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Thread: The Mystery of the Disappearing Ball In Play

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    Titanic Struggles Caveat Emperor's Avatar
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    The Mystery of the Disappearing Ball In Play

    Tom Verducci checks in with an interesting piece on how the modern approach to hitting and pitching is resulting in a trend towards fewer and fewer balls being actually put into play:

    http://sportsillustrated.cnn.com/201...html?eref=sihp
    In April, 28 percent of all major league plate appearances ended in a walk or a strikeout, continuing what has been virtually an unchecked increase in such non-contact plate appearances since the game was invented. Ten years ago, for instance, the rate of plate appearances without the ball being put into play was 26 percent; 20 years ago it was 24 percent; 30 years ago it was 21 percent . . . all the way back to 15 percent in 1920.

    Baseball has become a game of catch between the pitcher and catcher more than ever before. That game between Oakland and New York, played April 20, was an extreme example of what is going on. Only 43 of the 79 hitters put the ball in play. There were 36 walks and strikeouts and only 13 hits.
    With the gains that have been made in hitting, and the fact that most lineups feature guys 1-8 (or 1-9 in the AL) with the capability of hitting the ball out of the ballpark, I don't see this trend changing absent a major restructuring in how the game is played.
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    Danger is my business! oneupper's Avatar
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    Re: The Mystery of the Disappearing Ball In Play

    Regardless of whether it's a good strategy or not, the "ball in play" is usually more entertaining.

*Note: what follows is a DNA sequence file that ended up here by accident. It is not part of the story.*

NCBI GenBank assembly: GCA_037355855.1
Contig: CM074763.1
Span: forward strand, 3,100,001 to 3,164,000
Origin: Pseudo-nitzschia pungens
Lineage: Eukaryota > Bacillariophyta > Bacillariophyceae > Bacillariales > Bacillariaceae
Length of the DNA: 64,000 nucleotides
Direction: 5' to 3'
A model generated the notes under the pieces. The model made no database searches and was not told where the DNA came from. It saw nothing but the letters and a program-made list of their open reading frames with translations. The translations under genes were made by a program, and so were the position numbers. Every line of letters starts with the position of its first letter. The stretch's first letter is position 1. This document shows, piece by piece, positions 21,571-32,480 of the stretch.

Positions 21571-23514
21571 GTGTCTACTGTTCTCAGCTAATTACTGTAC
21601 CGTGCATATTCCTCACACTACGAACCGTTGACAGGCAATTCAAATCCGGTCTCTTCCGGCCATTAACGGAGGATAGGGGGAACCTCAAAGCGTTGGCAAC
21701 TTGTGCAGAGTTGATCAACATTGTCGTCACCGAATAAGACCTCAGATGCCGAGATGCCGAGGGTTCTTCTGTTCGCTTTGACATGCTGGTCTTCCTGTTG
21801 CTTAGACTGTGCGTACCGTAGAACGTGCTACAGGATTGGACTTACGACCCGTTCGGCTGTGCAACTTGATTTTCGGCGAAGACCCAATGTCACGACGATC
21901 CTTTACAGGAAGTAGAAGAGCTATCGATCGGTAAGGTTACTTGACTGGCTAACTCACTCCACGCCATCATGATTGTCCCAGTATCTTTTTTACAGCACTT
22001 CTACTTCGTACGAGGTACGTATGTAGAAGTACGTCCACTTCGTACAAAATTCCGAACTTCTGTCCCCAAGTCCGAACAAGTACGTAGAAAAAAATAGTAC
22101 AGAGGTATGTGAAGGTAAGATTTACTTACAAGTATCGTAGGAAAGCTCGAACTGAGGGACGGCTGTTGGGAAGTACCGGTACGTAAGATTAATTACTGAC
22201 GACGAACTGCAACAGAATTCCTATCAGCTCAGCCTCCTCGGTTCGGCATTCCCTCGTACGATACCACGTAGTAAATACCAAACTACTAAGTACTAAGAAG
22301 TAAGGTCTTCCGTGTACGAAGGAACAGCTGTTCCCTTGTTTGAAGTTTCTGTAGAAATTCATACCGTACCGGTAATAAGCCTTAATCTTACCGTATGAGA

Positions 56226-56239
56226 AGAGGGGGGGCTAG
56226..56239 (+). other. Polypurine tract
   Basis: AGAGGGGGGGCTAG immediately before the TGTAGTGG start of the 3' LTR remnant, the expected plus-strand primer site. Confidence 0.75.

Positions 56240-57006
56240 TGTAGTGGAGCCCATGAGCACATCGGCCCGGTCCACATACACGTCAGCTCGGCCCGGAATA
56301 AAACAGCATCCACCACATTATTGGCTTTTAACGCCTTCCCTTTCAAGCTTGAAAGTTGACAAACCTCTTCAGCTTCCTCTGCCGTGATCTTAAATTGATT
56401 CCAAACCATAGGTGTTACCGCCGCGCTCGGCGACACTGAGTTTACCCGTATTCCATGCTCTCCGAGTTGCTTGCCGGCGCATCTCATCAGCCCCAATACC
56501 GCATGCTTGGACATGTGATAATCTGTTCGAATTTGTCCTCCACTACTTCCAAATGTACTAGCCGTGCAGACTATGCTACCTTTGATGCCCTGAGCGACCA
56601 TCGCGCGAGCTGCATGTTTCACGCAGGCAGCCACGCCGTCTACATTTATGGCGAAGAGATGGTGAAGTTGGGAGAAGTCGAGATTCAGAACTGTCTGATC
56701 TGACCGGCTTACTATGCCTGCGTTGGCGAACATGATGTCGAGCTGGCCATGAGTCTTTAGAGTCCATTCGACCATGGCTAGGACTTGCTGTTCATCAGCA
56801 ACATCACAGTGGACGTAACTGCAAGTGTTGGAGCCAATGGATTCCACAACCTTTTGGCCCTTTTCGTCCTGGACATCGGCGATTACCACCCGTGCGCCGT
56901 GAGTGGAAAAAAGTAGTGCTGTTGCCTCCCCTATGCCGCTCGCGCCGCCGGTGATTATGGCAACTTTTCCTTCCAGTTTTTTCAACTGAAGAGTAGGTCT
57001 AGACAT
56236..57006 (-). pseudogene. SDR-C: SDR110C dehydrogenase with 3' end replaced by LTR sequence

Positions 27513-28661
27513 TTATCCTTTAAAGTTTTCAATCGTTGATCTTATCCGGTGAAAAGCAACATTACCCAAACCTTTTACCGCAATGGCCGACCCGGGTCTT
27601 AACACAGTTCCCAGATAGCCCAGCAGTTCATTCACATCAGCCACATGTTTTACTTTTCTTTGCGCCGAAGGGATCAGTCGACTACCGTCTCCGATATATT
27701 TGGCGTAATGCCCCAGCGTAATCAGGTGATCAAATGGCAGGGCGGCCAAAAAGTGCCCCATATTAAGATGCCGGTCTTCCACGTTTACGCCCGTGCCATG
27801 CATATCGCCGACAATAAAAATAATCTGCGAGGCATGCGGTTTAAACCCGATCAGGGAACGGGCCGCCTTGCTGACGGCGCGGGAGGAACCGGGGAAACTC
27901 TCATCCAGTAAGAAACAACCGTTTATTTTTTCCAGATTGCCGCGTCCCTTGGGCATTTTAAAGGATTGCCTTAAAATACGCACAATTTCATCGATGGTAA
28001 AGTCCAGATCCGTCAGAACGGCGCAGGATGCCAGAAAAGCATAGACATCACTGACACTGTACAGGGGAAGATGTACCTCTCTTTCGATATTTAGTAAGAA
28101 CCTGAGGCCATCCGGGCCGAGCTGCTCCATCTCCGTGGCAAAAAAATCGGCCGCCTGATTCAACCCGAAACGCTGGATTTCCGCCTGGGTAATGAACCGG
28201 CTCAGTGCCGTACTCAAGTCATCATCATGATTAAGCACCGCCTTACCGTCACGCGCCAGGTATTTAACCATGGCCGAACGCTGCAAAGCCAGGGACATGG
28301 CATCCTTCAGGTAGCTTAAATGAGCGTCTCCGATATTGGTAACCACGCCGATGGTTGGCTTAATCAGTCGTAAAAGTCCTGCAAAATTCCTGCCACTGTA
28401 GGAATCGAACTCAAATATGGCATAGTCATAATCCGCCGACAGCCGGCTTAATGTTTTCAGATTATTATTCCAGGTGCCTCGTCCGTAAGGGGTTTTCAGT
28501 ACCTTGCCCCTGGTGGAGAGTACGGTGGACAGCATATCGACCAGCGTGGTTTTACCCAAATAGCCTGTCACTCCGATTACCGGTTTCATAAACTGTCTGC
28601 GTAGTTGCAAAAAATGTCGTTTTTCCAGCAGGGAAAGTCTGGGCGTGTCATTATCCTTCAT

"A person is smart. People are dumb, panicky, dangerous animals and you know it."

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    Re: The Mystery of the Disappearing Ball In Play

    This is a problem for baseball.
    "Baseball is a very, very complex business. It's more of a people business than most businesses." - Bob Castellini

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    Et tu, Brutus? Brutus's Avatar
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    Re: The Mystery of the Disappearing Ball In Play

    Quote Originally Posted by lollipopcurve View Post
    This is a problem for baseball.
    I agree. I do appreciate patience and working the count. But as a baseball purist, I enjoy the part of the game that happens between the lines, and not just in the batter's box.

    As with anything, there's always the possibility you reach an extreme and it starts trending back toward the other direction. It wouldn't surprise me if that happens down the road, though probably not anytime soon.
    "No matter how good you are, you're going to lose one-third of your games. No matter how bad you are you're going to win one-third of your games. It's the other third that makes the difference." ~Tommy Lasorda

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    Waitin til next year bucksfan2's Avatar
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    Re: The Mystery of the Disappearing Ball In Play

    I had convinced myself a year or so ago that we had seen the last of the great average hitter. Players are more focused on working the count and taking walks more than ever before. I have a feeling that the .350-.370 hitters are a figment of the past and unlikely to come back anytime soon.